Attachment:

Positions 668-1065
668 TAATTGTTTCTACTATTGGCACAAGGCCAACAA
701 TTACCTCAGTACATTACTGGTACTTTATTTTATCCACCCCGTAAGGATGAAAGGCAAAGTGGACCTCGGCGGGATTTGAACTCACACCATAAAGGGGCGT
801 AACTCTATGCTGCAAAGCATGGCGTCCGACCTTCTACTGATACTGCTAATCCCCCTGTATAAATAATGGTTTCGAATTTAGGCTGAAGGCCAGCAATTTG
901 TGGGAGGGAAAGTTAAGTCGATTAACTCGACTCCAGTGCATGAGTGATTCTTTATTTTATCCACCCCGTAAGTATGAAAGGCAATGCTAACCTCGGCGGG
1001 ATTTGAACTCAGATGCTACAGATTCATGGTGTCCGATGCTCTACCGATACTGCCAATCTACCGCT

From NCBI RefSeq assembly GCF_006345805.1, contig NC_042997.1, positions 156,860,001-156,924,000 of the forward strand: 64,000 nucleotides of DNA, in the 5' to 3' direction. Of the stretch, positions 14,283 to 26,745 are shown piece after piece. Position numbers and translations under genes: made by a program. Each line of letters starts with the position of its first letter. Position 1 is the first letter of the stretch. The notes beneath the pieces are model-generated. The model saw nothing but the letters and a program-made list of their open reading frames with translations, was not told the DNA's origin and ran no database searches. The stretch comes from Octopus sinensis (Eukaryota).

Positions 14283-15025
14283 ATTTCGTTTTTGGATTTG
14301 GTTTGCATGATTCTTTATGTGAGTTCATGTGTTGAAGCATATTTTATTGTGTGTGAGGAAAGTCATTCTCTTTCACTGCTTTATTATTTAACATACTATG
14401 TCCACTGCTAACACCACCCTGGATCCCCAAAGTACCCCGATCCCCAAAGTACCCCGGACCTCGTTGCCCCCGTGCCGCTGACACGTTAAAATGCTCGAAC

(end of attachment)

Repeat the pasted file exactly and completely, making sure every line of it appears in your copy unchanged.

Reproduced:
Positions 668-1065
668 TAATTGTTTCTACTATTGGCACAAGGCCAACAA
701 TTACCTCAGTACATTACTGGTACTTTATTTTATCCACCCCGTAAGGATGAAAGGCAAAGTGGACCTCGGCGGGATTTGAACTCACACCATAAAGGGGCGT
801 AACTCTATGCTGCAAAGCATGGCGTCCGACCTTCTACTGATACTGCTAATCCCCCTGTATAAATAATGGTTTCGAATTTAGGCTGAAGGCCAGCAATTTG
901 TGGGAGGGAAAGTTAAGTCGATTAACTCGACTCCAGTGCATGAGTGATTCTTTATTTTATCCACCCCGTAAGTATGAAAGGCAATGCTAACCTCGGCGGG
1001 ATTTGAACTCAGATGCTACAGATTCATGGTGTCCGATGCTCTACCGATACTGCCAATCTACCGCT

From NCBI RefSeq assembly GCF_006345805.1, contig NC_042997.1, positions 156,860,001-156,924,000 of the forward strand: 64,000 nucleotides of DNA, in the 5' to 3' direction. Of the stretch, positions 14,283 to 26,745 are shown piece after piece. Position numbers and translations under genes: made by a program. Each line of letters starts with the position of its first letter. Position 1 is the first letter of the stretch. The notes beneath the pieces are model-generated. The model saw nothing but the letters and a program-made list of their open reading frames with translations, was not told the DNA's origin and ran no database searches. The stretch comes from Octopus sinensis (Eukaryota).

Positions 14283-15025
14283 ATTTCGTTTTTGGATTTG
14301 GTTTGCATGATTCTTTATGTGAGTTCATGTGTTGAAGCATATTTTATTGTGTGTGAGGAAAGTCATTCTCTTTCACTGCTTTATTATTTAACATACTATG
14401 TCCACTGCTAACACCACCCTGGATCCCCAAAGTACCCCGATCCCCAAAGTACCCCGGACCTCGTTGCCCCCGTGCCGCTGACACGTTAAAATGCTCGAAC